When the Jews finally leave Egypt towards Israel, "G-d did not lead them by the way of the land of the Philistines because it was near" (Shemot 13:17.) The Torah implies that the land of the Philistines was the most direct, easiest route, and that's why we did not utilize it. Isn't that backwards? Shouldn't the fact that "it was near" be a reason to travel that path?
Rashi picks up on this and explains that we avoided that path because it would have been too easy to go back to Egypt from there. The Ramban suggests that it means we avoided it "despite the fact that it was close." But the Rambam, in his Guide for the Perplexed, says that we read it correctly. The reason we did not travel by the land of the Philistines was because it was the easiest route. HaShem taught the Jewish people that we should not always take the path of least resistance, but should challenge ourselves. HaShem took us through the desert where we were hungry and thirsty so that we would become tough and develop confidence. Growth opportunities are often most abundant along the more difficult path.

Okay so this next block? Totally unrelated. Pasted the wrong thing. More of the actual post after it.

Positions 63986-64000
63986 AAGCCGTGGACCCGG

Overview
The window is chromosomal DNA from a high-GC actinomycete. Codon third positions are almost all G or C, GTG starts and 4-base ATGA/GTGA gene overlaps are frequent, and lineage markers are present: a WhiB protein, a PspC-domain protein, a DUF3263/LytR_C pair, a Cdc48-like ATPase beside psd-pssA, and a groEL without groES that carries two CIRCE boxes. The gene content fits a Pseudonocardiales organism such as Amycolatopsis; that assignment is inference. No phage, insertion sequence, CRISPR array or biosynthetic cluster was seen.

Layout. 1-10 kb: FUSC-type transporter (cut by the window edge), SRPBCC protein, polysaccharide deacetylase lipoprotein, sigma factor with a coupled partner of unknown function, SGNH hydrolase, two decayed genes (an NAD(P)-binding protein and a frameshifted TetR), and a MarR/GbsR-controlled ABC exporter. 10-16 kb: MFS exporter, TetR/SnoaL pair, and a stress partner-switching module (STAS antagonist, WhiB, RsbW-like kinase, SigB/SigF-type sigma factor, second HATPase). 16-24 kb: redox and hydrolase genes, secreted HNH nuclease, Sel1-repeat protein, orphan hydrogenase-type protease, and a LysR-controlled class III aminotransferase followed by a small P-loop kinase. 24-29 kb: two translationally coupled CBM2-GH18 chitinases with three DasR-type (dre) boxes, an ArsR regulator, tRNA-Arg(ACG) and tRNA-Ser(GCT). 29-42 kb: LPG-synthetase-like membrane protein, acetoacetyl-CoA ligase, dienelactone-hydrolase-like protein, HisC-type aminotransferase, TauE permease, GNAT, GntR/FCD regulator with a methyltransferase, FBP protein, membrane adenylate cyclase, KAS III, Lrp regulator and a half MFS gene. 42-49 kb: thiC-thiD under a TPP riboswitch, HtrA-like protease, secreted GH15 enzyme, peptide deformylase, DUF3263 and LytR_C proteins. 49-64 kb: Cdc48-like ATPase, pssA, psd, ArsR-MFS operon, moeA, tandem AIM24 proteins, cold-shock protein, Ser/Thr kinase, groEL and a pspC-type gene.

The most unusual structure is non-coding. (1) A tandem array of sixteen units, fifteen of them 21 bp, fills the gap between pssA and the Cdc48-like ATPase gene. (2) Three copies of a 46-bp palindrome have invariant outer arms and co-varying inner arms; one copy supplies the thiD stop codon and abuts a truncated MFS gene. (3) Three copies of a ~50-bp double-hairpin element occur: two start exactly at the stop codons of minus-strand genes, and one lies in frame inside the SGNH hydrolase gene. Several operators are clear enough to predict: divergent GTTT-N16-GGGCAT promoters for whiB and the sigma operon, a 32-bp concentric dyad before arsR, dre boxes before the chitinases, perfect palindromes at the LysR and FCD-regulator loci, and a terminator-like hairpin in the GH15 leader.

Rabbi Michael Macks will be contributing weekly divrei torah as he is able